A new material developed at the University of Colorado Boulder could radically reduce the energy needed to produce a wide variety of plastic products, from grocery bags and cling wrap to replacement hips and bulletproof vests.
Approximately 80 million metric tons of polyethylene is produced globally each year, making it the most common plastic in the world. An essential building block for manufacturing polyethylene is ethylene, which must be separated from a nearly identical chemical, ethane, before it can be captured and used.
The similarities between ethylene and ethane have made the purification process difficult and costly. Today, an extremely energy-intensive distillation technique is typically used.
In a new study recently published in the journal Angewandte Chemie International Edition, a team of CU-Boulder researchers demonstrates that a new material made of molecules containing silver ions could vastly reduce the amount of energy needed to separate ethylene and ethane.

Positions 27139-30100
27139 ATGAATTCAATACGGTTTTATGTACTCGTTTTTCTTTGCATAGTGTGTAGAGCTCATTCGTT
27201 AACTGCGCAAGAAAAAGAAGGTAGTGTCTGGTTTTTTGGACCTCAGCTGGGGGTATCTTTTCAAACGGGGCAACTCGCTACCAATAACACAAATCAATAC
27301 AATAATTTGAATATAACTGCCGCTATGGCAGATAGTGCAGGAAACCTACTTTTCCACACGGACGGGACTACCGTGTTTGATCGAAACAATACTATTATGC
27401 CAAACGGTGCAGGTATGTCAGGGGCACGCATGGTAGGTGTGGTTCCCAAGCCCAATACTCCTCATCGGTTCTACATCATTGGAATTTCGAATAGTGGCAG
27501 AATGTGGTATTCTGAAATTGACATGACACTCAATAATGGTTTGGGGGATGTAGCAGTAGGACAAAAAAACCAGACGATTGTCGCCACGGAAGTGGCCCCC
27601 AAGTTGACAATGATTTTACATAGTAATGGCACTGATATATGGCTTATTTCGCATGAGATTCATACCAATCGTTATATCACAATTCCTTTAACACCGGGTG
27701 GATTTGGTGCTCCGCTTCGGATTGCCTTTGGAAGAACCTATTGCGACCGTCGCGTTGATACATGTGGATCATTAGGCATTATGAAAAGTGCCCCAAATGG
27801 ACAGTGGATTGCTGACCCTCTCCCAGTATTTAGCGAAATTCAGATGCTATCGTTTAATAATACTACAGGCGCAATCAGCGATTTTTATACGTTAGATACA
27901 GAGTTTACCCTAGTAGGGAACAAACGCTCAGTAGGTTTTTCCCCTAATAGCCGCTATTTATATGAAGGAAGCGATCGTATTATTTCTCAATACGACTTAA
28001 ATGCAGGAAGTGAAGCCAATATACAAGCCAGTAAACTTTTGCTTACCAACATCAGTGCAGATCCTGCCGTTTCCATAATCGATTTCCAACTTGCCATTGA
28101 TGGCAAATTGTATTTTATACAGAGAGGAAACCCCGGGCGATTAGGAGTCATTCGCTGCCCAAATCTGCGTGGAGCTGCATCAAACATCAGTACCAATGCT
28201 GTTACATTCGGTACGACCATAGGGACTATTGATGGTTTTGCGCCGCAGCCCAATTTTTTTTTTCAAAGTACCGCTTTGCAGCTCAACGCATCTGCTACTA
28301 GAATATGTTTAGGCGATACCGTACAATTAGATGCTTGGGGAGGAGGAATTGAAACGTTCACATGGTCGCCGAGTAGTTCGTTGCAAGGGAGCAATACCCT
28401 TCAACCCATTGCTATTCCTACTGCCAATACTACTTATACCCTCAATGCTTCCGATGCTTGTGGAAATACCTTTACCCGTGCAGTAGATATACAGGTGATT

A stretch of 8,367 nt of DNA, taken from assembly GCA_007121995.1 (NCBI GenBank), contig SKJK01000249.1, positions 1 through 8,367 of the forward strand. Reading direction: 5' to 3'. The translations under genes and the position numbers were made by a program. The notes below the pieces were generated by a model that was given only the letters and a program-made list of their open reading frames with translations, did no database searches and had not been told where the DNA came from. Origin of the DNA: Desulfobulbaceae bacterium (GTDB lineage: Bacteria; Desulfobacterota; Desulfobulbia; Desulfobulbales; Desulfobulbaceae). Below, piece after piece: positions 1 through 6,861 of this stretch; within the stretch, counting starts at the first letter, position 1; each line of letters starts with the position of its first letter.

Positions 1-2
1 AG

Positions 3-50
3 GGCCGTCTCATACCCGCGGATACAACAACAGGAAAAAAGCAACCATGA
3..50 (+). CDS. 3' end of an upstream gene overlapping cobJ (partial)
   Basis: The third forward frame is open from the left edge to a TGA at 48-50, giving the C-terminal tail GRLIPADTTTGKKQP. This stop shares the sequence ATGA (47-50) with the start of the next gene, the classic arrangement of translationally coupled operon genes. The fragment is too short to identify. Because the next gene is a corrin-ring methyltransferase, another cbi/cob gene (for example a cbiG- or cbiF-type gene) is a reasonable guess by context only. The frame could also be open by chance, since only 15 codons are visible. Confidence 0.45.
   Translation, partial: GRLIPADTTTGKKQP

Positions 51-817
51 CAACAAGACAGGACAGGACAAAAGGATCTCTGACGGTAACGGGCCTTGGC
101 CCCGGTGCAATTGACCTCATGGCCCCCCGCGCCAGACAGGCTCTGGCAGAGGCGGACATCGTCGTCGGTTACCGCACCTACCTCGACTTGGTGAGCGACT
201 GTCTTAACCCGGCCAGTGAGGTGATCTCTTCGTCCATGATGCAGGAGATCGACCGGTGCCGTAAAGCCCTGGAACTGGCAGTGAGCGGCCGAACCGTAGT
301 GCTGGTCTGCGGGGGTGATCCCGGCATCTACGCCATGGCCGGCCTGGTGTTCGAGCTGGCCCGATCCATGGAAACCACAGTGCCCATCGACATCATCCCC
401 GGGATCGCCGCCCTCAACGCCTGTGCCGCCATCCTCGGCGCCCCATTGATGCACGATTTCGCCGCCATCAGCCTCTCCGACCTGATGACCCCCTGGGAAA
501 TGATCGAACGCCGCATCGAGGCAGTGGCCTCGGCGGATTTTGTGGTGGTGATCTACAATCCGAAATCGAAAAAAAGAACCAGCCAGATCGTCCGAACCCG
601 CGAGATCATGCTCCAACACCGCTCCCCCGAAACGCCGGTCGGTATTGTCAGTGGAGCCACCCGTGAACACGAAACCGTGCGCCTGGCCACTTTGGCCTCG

"This silver ion can be thought of as working like a hand," said Matthew Cowan, a CU-Boulder postdoctoral researcher and lead author of the paper. "This 'hand' can tell the difference between ethylene and ethane and it 'grabs' the ethylene out of the mixture. When all the ethylene has been grabbed, the ethane is removed and the hand releases the ethylene."
The new material--which has 13 times more separating power than previous materials used to separate ethylene and ethane--requires much less energy than the traditional distillation technique. In the United States alone, it now takes more than 46 million megawatt-hours of electricity a year to produce ethylene, about the same amount of energy produced by seven average-sized nuclear power plants.
Despite their potential for saving energy, silver ions can be more sensitive to contaminants, a problem that would have to be addressed before the technique could be commercially viable. The gas mixtures of ethylene and ethane are a byproduct from petroleum refineries, and they can contain impurities that could deactivate the silver ion "hands." But researchers are hopeful that the molecule they are packaging the silver ions into may be able to protect them from contaminants.
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